The collection consists of forty-six letters ranging in date from 1847 to 1851, which have been chronologically arranged. Two of the letters were in the possession of the NPM prior to 1997, when the rest of the collection was donated anonymously. Much of the correspondence consists of letters between Rawdon, Wright, Hatch and Edson and the Post Office Department, and also between different Postmasters and individuals throughout the country and the Post Office Department.
The material contained in the collection is highly significant because it is a written record of the historic first issuance of federal postage stamps. The correspondence traces the business relationship between Rawdon, Wright, Hatch and Edson and the Post Office Department from the time the contract for the first Federal stamps was entered into in 1847, until the steel dies used to produce the stamps were destroyed in 1851. The letters contain information regarding the terms of the contract, when the first stamps were prepared and ready for delivery, and the destruction of the steel dies. The correspondence also includes letters from various Postmasters and members of the general public discussing issues such as stamp cancellation, counterfeit and reuse.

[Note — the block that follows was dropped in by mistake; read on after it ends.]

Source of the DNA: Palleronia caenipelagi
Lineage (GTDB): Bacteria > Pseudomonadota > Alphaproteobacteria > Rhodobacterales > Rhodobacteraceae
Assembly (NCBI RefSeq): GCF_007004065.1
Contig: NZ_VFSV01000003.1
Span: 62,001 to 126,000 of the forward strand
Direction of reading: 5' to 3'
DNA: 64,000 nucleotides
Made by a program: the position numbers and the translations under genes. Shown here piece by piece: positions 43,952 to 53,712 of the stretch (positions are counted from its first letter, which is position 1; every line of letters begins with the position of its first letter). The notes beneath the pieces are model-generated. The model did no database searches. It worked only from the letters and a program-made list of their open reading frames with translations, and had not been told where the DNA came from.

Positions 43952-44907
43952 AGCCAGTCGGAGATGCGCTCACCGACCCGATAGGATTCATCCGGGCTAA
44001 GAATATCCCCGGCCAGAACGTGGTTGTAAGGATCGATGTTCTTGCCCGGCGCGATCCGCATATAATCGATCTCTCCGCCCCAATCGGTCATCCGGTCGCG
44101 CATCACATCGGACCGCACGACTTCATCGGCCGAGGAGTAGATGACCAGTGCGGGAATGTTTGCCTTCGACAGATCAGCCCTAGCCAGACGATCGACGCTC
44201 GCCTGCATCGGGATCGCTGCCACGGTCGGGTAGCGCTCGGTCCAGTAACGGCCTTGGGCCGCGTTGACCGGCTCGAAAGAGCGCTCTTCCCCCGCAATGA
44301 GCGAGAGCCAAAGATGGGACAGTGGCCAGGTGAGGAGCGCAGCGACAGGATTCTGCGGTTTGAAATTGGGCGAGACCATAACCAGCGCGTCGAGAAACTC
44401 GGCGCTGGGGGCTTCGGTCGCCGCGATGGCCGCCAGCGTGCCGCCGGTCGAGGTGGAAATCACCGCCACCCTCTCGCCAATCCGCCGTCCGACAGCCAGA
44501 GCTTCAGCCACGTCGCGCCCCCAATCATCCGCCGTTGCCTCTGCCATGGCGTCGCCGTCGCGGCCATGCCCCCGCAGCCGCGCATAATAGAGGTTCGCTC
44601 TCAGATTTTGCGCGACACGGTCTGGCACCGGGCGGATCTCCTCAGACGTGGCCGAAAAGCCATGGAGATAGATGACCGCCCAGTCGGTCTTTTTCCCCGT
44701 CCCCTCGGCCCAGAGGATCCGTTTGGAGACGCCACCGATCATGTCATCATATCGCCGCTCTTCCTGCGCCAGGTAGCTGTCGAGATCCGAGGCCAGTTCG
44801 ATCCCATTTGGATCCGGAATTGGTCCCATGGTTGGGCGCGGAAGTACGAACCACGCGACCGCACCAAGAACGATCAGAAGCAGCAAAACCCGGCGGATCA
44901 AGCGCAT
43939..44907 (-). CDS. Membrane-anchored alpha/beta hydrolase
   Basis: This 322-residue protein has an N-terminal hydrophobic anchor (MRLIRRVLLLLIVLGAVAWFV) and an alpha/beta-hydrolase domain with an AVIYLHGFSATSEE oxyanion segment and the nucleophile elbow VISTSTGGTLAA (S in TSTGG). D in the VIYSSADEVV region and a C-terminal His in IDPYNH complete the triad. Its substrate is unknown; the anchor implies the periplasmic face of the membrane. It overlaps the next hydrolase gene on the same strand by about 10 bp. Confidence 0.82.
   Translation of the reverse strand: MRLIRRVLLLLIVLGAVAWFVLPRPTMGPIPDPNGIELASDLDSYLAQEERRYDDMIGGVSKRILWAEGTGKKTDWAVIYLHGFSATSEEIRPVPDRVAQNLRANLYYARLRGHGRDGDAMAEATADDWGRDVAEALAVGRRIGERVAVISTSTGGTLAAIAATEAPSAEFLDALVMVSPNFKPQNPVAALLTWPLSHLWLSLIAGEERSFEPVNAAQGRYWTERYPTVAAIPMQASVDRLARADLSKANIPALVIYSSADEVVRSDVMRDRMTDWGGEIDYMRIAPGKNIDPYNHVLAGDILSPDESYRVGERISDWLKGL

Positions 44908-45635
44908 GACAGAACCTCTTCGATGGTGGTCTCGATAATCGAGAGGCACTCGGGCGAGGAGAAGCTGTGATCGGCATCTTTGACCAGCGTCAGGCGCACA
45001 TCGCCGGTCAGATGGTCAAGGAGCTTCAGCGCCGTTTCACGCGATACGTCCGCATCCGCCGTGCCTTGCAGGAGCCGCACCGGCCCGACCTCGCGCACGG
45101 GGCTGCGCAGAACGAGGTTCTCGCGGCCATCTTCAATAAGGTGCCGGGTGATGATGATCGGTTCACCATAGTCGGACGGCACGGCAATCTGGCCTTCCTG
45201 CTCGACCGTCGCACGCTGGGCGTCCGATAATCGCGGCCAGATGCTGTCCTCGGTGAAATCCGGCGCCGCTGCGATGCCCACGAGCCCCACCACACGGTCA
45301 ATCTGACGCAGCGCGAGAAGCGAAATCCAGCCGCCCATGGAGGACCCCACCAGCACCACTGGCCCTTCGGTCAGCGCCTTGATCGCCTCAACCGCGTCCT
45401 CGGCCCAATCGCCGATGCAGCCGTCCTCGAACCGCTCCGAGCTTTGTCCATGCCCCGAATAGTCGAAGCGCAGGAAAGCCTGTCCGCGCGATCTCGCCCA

These letters give the reader valuable insight regarding the impact that federal stamps had on the postal system in mid-nineteenth century America and the effect that they had on the people who used the service.